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Substantially = Percentages
Substantial is twenty percent
Words & Phrases 1960
"Substantial" number of tenants engaged In production of goods for commerce means that at least 20 per cent. of building be occupied by tenants so engaged. Ullo v. Smith, D.C.N.Y., 62 F.Supp. 757, 760.
Words & Phrases 2000
N.H. 1949. -The Word "substantially" as used in provision of Unemployment Compensation Act that experience rating of an employer may transferred to' an employing unit which acquires the organization, -trade, or business, or "substantially" all of the assets thereof, is 'an elastic term which does not include a. definite, fixed amount of percentage, and the transfer does not have to be 100 per cent but cannot be less than 90 per cent in the ordinary situation. R.L c. 218, § 6, subd. F, as added by Laws 1945, c. 138, § 16.-Auclair Transp. v. Riley, 69 A.2d 861, 96 N.H. l.-Tax347.1.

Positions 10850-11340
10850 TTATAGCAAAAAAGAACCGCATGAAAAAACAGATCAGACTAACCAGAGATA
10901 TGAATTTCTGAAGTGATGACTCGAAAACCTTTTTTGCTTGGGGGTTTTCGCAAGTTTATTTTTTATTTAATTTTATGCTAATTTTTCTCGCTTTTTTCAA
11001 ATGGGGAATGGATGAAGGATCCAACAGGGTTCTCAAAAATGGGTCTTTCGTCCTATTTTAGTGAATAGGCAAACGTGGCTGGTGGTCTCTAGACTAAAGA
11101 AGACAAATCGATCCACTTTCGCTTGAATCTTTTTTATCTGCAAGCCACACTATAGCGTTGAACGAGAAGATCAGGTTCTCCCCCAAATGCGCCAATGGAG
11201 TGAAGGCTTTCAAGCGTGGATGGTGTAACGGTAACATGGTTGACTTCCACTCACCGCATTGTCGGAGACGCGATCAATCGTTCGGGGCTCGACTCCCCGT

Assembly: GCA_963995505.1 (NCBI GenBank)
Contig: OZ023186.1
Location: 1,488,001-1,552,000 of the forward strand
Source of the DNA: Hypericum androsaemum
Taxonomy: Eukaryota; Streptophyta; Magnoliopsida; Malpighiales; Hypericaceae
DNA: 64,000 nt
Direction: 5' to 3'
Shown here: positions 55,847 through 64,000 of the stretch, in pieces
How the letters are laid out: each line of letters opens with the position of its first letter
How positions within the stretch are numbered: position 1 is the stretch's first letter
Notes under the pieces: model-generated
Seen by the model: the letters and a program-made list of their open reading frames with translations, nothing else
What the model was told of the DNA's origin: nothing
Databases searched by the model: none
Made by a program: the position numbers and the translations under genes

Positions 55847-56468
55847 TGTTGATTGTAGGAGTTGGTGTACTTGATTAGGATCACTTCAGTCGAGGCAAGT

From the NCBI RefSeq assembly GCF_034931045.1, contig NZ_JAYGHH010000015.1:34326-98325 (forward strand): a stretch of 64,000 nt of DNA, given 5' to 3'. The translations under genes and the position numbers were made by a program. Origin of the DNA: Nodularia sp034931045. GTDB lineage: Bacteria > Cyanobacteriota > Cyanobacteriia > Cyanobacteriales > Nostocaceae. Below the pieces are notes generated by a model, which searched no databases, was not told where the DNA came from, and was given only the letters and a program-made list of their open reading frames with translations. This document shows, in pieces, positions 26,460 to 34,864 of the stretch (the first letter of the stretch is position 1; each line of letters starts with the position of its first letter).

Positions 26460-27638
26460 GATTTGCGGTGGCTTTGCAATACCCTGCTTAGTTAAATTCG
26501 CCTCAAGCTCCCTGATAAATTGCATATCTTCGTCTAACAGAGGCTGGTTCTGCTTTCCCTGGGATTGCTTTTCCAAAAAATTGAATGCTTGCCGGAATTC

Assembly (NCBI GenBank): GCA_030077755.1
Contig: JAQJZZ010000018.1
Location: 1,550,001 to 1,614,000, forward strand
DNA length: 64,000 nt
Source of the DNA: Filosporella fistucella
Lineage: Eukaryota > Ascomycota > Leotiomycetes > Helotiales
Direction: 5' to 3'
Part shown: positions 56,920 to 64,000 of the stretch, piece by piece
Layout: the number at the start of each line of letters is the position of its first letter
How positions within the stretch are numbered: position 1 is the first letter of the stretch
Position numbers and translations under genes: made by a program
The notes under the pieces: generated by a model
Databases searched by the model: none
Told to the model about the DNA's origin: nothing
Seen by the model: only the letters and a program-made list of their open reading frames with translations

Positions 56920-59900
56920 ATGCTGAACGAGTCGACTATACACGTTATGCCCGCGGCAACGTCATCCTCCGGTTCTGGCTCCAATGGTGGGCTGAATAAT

Substantial = Considerable
"Substantial" means of real worth or considerable value --- this is the usual and customary meaning of the term
Words and Phrases 2 (Volume 40A, p. 458)
D.S.C. 1966. The word “substantial” within Civil Rights Act providing that a place is a public accommodation if a “substantial” portion of food which is served has moved in commerce must be construed in light of its usual and customary meaning, that is, something of real worth and importance; of considerable value; valuable, something worthwhile as distinguished from something without value or merely nominal
“Substantial” means considerable or to a large degree --- this common meaning is preferable because the word is not a term of art